LG’s new Infinia 3D plasma sets are the first to be THX certified for both 2D and 3D content, and the first to incorporate THX’s new Bright Room picture mode.
A number of LG’s 2D displays have included THX video certification, but the latest Infinia 3D plasma sets are the first to feature THX certification for both 2D as well as 3D viewing modes. That’s important, as the picture settings that are optimum for 2D aren’t the best for 3D viewing.
They also include built-in infrared 3D eyeglass sync transmitters, and are supplied with a USB Wi-Fi adapter, features that are optional on some other 3D flat panel displays, although the matching LG active shutter eyeglasses are optional at extra cost (none are shipped with the set).
Consider this HDTV if: You’re looking for a top performer that provides an excellent picture with both 2D and 3D content, and intend to place the set in an environment that has a high ambient daytime light level (say near patio doors or large windows).
Look elsewhere if: You’re on a budget, as this Infinia set isn’t currently offered with any sort of 3D Blu-ray player/3D glasses/3D Blu-ray disc bundle promotion (as some competing 3DTV’s are). Thus, you’ll need to shell out an additional $700 or so for an LG 3D Blu-ray player and two pairs of their active shutter 3D eyewear.
Ratings (relative to comparably-priced 3D plasma HDTVs):
Overall 2D picture quality: 10
Overall 3D picture quality: 10
User interface: 9
As with some other 3DTVs, the LG features the ability to decode multiple 3D formats, including 3D Blu-ray as well as broadcast formats, and it also includes a 2D-to-3D upconversion feature. In addition to being the first set to be THX certified for both 2D and 3D picture modes, the LG is the first to incorporate a new THX picture mode—called Bright Room mode. As the name suggests, this mode provides a boost in overall picture brightness for daytime viewing in situations where there’s a goodly amount of ambient light that can’t be tamed.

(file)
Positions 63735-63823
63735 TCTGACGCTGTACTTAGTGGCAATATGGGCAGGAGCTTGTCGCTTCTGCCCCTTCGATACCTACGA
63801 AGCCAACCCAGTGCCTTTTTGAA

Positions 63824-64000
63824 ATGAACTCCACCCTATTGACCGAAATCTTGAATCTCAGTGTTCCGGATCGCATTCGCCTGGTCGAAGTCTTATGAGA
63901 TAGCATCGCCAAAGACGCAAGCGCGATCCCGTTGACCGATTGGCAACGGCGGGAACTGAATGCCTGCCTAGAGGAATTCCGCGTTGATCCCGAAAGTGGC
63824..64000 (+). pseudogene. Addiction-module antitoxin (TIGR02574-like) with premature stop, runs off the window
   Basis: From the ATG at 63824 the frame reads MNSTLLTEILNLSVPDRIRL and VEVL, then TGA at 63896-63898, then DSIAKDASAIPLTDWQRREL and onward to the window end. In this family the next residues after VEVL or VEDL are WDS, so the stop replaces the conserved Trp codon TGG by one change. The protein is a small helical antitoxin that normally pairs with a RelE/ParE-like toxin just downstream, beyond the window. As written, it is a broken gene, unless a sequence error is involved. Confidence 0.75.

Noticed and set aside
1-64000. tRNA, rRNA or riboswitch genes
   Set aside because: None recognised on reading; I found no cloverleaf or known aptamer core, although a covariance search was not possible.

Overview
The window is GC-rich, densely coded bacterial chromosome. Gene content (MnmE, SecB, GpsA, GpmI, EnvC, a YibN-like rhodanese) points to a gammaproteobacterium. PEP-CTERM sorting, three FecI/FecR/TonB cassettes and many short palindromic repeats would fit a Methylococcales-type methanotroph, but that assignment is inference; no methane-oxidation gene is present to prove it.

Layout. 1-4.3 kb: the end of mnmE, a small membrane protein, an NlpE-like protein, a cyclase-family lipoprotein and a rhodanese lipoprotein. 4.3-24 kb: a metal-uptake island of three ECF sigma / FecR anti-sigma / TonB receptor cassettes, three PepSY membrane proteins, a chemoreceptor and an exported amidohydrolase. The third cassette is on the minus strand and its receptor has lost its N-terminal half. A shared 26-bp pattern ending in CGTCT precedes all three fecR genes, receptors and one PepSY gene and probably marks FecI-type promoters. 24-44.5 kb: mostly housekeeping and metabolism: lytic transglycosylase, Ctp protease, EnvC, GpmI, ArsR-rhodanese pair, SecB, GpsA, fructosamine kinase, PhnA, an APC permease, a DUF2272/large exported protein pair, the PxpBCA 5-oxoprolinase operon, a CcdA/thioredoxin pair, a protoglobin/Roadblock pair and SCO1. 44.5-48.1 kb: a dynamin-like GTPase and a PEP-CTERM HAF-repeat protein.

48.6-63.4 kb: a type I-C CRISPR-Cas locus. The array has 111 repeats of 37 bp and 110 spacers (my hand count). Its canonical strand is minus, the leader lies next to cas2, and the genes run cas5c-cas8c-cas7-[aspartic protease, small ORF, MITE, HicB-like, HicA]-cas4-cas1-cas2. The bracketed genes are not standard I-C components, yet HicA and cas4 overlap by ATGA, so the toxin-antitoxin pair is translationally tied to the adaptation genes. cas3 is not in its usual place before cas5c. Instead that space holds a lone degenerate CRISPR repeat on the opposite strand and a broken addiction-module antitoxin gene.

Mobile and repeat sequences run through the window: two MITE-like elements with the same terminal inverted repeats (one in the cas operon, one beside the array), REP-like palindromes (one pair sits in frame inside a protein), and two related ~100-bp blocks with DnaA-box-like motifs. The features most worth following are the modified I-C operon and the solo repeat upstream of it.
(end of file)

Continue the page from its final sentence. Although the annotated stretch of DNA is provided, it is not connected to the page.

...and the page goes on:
One might think that just boosting brightness and contrast would be all that’s needed to get an overall brighter picture, but THX correctly points out that doing so impacts numerous other picture parameters. The Bright Room mode provides a noticeable boost in picture brightness, but not at the expense of degraded picture quality.
Like most upper-end TVs, the LG is network-capable, and LG includes a wireless Wi-Fi USB adapter, which is usually an option on other network-capable TVs. There’s the usual range of widgets or apps, including YouTube, Picasa, Napster and a smattering of Yahoo functions such as a weather app, although that function is of severely limited value, as there are only five default locations—Sunnyvale and San Francisco in California, New York City, London, England and Paris, France. The inclusion of both Sunnyvale (Yahoo’s home city in Silicon Valley) as well as nearby San Francisco (which is only forty miles away) is just plain dumb. For movie and TV show streaming the LG provides subscription services from Netflix and Vudu.
The optional 3D glasses dispense with the usual non-rechargeable 3V disc battery usually found in 3D specs from other makers, and are rechargeable via USB connection to the set. They’re priced a bit more than the going rate for non-rechargeable 3D glasses ($180 SRP vs. a typical $150 SRP). For such a premium-priced set, LG should have included at least one pair with the TV in my opinion, but that’s marketing for you. On a more positive note, the requisite 3D infrared synchronizing emitter is built-in, so there’s some savings there (some 3D sets require an optional infrared 3D sync blaster add-on).
The trend these days is to trim back the number of analog video inputs in favor of multiple HDMI inputs, but here the LG has enough of both that buyers with numerous legacy video sources should be satisfied. There are four HDMI inputs (with one on the side input jack panel), and two component video inputs, along with two SD composite video inputs (one of those is also on the side panel). There are dual USB ports (also on the side panel), and an RGB PC input (with analog audio input) that can accept up to 1920 x 1080 resolution. An RJ-45 LAN port is provided for those without a Wi-Fi router in the home, or for buyers in an apartment block where there’s wireless congestion from multiple Wi-Fi routers nearby that might cause picture stuttering with streaming video services. A USB Wi-Fi adapter ships with the TV.